MS Session at CONy 2019

For the 13th consecutive time, this year’s World Congress on Controversies in Neurology (CONy 2019, held in Madrid, Spain on April 4–7, 2019) covered a range of current, intriguing topics in the field of Multiple Sclerosis (MS).

Friday’s MS sessions opened with a thorough examination of neurofilaments as viable biomarkers of MS progression, as well as their potential to replace magnetic resonance imagining (MRI) as a monitoring tool. Due to her opponent not being present for the debate, Dr. Georgina Arrambide from the Center of Multiple Sclerosis of Catalonia (Cemcat) had the daunting task of representing both sides of the argument as a pro-NfL advocate herself.

Neurofilament light chain (NfL) is released in the cerebrospinal fluid (CSF) after axonal injury leading to higher blood and CSF levels in patients with MS—and other neurological diseases—than in healthy subjects. Increased levels have been shown to correlate with MRI lesions and other measures of disease activity. Measurement of NfL serum levels, however, is fraught with reproducibility and validation challenges that render its widespread adoption difficult at this point in time. The audience in attendance was in strong agreement with this observation and overwhelmingly voted that they did not see NfL serum levels as replacing MRI anytime soon as the gold standard for monitoring MS progression.

In stark contrast, the next panel debated the continued value of evoked potentials (EPs) in the diagnosis and monitoring of MS. These painless, non-invasive, cost effective, and quick clinical tests—first proposed by Dr. Charles M. Poser in 1986 in the context of MS diagnosis—have been progressively losing steam as more emphasis was being put on MRI. The broad acceptance of the McDonald’s criteria in 2001—which elevated MRI to the gold standard in MS diagnosis—have rendered EPs obsolete in the eyes of a broad section of the MS community. Dr. Letizia Leocani from the University Hospital San Raffaele in Milan, however, reminded the audience that “old” doesn’t necessarily mean obsolete. As an illustrative example, Dr. Leocani noted that reflex hammers have been used since the 19th century and are still relevant today in neurological examination. She also pointed to recent research that indicates that EPs are more sensitive than MRI to early brainstem damage and for the prediction of long-term disability levels.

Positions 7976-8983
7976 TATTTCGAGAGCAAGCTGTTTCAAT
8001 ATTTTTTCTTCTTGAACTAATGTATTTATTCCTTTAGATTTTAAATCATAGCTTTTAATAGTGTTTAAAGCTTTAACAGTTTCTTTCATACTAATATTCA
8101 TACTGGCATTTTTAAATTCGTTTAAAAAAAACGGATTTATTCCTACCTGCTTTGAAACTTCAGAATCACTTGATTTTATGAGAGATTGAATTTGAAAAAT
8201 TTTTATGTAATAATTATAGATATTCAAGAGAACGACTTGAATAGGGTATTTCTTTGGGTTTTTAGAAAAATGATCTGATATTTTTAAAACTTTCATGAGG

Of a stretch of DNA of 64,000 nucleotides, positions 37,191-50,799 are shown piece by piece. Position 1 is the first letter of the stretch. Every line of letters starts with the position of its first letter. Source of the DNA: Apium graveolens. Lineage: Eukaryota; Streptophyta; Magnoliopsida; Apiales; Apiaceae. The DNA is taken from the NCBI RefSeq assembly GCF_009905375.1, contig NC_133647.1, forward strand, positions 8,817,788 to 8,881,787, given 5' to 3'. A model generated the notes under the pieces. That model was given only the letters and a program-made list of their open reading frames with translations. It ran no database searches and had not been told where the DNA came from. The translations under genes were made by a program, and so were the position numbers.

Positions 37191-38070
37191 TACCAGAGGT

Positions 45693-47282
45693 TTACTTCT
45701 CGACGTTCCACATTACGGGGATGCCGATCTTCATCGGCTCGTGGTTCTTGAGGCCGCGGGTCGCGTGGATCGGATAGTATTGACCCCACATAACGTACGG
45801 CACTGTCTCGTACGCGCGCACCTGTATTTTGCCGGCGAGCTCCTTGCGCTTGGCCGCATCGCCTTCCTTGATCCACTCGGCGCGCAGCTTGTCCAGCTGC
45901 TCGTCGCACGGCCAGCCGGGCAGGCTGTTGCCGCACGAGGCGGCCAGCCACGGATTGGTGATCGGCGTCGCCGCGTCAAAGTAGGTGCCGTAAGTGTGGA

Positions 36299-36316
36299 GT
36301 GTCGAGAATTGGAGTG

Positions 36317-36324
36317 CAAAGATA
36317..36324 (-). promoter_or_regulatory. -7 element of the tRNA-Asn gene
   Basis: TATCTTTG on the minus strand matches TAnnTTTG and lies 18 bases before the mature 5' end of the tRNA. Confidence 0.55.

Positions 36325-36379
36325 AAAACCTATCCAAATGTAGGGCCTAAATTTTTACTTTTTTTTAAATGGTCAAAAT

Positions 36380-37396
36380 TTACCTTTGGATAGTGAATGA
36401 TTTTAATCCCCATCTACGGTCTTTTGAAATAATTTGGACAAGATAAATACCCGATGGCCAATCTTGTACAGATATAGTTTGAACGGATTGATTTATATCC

On the other side of the debate, Dr. Bianca Weinstock-Guttman from the University of Buffalo, New York, expressed concerns about the validation and reproducibility of EP testing. She noted that EP metrics are indeed sensitive to external factors such as temperature and medications. Additionally, EPs have shown to be poor indicators of cognitive and cerebellar dysfunctions, thus decreasing their value as a diagnostic and monitoring tool. The audience in attendance eventually sided with Dr. Weinstock-Guttman’s anti-EP argument in a 2:1 ratio. It appears that we may have entered a post-EP world, but ongoing research by Dr. Leocani could indicate that the fight is far from over. We will be monitoring the progress of the EP debate with great attention in anticipation of next year’s CONy conference!